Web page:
They are highlighted below: a) Inability of the numbering team to distinguish between structures belonging to different households as well as those belonging to one household. b) Inconsistency in the numbering codes. c) No records for the numbered structures. d) The whole team working at one point instead of dividing the team into various parts of the settlement to enhance efficiency and effectiveness. Based on these challenges, discussions were held on the way forward for the process. From the discussions, it was agreed that a numbering sheet be developed and printed to be used in recording the numbered structures. It was also agreed that the numbering team to meet together in the afternoon and be led through the discussions by the Kenyan team to highlight some of the mistakes and re-train them on the numbering process. The training was divided into three parts i) Drawing of the settlement map ii) Development of the numbering codes iii) Filling of the numbering sheet The settlement map was drawn by the community members under the guidance of Emily Mwangi from Kenya. From the settlement map, the community was also led through a process of dividing the settlement into six clusters. The six clusters were meant to provide a smaller working area for the different teams so that the numbering team will be more effective as compared to the already created two clusters in which all the members were clustered into two groups. The numbering team was also led through the numbering code by the Kenyan team. It was agreed that: MT/01 was to be the cluster code for cluster 1, MT/02 was to be the cluster code for cluster 2, MT/03 was to be the cluster code for cluster 3, MT/04 was to be the cluster code for cluster 4, MT/05 was to be the cluster code for cluster 5 and MT/06 was to be the cluster code for cluster 6.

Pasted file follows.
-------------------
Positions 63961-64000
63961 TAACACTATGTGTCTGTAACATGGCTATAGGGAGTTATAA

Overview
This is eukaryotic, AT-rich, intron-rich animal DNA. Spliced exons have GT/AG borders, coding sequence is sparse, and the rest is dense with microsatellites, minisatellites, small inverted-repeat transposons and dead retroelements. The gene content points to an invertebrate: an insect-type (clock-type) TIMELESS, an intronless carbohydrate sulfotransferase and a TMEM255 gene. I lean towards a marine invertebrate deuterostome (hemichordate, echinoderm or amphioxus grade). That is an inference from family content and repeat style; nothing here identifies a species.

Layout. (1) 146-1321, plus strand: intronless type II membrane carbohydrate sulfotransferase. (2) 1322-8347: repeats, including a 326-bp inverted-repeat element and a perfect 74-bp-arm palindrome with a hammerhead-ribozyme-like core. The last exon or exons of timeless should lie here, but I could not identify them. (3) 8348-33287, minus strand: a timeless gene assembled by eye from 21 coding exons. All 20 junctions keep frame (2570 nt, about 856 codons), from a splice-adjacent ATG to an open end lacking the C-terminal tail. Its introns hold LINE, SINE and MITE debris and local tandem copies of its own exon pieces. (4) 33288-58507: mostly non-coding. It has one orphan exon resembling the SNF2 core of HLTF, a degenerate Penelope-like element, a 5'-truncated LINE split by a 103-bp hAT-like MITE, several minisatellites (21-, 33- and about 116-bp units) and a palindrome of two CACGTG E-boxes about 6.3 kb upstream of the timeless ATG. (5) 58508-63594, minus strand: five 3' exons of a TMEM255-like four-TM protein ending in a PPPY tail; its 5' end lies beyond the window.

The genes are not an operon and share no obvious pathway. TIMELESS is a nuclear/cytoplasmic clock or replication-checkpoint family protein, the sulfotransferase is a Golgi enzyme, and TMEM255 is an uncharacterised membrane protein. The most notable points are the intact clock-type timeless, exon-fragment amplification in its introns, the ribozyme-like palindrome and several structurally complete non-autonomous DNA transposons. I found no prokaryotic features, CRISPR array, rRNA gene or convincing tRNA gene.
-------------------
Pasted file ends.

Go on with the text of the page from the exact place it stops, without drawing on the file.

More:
The team was also led through filling of the numbering sheet by Simiyu from Kenya. Each of the numbered structure was to be recorded. The numbering sheet consisted of 10 columns. In the first column, the person filling the numbering sheet was to enter the house number (in this case the number written on the door of the structure). In the second column, the person was to fill the use of that structure. Some of the possible structure use included business, residential, institutions, toilets, bathrooms and kitchen. If the structure use was either business or residential, the person was to fill in the third column its type and in the fourth column its name.
For example, the different types of businesses included shop, grocery, restaurant, maize mill and vegetable vendor. The different types of institutions included schools, hospitals, churches and mosque. In the fifth column, the person was supposed to fill the construction materials used for walls whereas those for floors and roofs were to be filled in column six and seven respectively. Column eight was to be filled the length of the structure in meters whereas the width of the same was to be filled in column nine. The figures entered in this case were approximate values since the actual value can be found once mapping has been carried out. In the last column, the person was filling any remarks concerning the numbered structures. Some of the remarks included house under construction, self contained house, house in poor condition among others.